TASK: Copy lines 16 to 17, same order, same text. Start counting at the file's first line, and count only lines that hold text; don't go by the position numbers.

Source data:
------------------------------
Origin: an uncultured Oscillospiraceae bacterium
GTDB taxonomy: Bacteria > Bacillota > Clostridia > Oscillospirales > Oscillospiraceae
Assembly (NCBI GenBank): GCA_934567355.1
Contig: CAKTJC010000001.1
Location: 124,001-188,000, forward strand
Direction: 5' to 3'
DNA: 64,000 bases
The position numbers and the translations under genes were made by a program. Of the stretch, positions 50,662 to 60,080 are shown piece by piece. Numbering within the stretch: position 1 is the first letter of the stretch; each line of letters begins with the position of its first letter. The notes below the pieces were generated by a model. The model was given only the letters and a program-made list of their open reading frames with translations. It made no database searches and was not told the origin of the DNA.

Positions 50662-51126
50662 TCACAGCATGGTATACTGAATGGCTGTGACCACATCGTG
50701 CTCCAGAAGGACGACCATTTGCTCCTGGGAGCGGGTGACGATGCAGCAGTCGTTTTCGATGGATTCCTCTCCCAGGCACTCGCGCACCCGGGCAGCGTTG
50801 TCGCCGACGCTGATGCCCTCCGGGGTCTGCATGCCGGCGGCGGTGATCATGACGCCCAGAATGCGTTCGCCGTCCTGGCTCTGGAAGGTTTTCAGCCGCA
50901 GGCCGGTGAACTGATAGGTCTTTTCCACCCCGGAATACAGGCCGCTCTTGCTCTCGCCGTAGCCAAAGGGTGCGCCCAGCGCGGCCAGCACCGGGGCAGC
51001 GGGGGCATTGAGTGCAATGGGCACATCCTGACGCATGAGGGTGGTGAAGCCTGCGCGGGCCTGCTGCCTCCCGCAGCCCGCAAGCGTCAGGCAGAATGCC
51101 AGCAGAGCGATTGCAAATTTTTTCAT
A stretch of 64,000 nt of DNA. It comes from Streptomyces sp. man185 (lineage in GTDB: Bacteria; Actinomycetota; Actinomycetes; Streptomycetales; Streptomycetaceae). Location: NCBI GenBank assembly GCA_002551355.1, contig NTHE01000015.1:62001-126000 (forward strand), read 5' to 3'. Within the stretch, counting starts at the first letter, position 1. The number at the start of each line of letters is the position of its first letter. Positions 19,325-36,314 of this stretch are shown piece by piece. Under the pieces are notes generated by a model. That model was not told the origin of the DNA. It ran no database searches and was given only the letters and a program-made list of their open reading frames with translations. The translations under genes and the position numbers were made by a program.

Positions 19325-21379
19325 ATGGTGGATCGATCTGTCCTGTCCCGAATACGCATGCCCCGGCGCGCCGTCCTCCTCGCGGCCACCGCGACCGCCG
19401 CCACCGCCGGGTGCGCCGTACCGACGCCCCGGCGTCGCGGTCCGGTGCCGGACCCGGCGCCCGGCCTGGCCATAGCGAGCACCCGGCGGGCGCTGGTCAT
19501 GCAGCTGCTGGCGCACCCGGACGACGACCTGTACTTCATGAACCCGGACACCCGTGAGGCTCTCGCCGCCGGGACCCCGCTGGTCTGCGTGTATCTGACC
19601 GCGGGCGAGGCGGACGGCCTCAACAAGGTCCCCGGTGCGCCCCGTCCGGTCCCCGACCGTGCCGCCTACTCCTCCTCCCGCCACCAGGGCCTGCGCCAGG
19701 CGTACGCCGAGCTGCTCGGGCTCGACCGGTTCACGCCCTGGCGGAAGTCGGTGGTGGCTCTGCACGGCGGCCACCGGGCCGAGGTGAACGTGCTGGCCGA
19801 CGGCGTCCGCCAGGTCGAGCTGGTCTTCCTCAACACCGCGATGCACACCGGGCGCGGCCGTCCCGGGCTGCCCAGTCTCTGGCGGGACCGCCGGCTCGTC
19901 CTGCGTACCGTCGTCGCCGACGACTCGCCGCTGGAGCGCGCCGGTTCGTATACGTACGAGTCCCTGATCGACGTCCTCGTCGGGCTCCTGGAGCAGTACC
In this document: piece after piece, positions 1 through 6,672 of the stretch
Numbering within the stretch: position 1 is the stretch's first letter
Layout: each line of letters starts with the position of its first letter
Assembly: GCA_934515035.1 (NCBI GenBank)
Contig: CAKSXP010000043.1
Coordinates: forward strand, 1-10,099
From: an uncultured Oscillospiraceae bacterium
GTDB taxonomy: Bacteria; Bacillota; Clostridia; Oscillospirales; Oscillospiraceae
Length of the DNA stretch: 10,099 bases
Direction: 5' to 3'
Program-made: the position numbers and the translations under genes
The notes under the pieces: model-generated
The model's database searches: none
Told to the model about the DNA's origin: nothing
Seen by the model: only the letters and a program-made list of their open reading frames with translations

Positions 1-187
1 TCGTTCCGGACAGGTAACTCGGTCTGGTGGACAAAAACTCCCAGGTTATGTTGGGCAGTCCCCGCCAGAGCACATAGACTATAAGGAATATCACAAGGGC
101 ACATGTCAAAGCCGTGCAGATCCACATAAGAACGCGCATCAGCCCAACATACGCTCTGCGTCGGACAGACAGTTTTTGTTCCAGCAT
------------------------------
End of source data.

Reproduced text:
A stretch of 64,000 nt of DNA. It comes from Streptomyces sp. man185 (lineage in GTDB: Bacteria; Actinomycetota; Actinomycetes; Streptomycetales; Streptomycetaceae). Location: NCBI GenBank assembly GCA_002551355.1, contig NTHE01000015.1:62001-126000 (forward strand), read 5' to 3'. Within the stretch, counting starts at the first letter, position 1. The number at the start of each line of letters is the position of its first letter. Positions 19,325-36,314 of this stretch are shown piece by piece. Under the pieces are notes generated by a model. That model was not told the origin of the DNA. It ran no database searches and was given only the letters and a program-made list of their open reading frames with translations. The translations under genes and the position numbers were made by a program.

Positions 19325-21379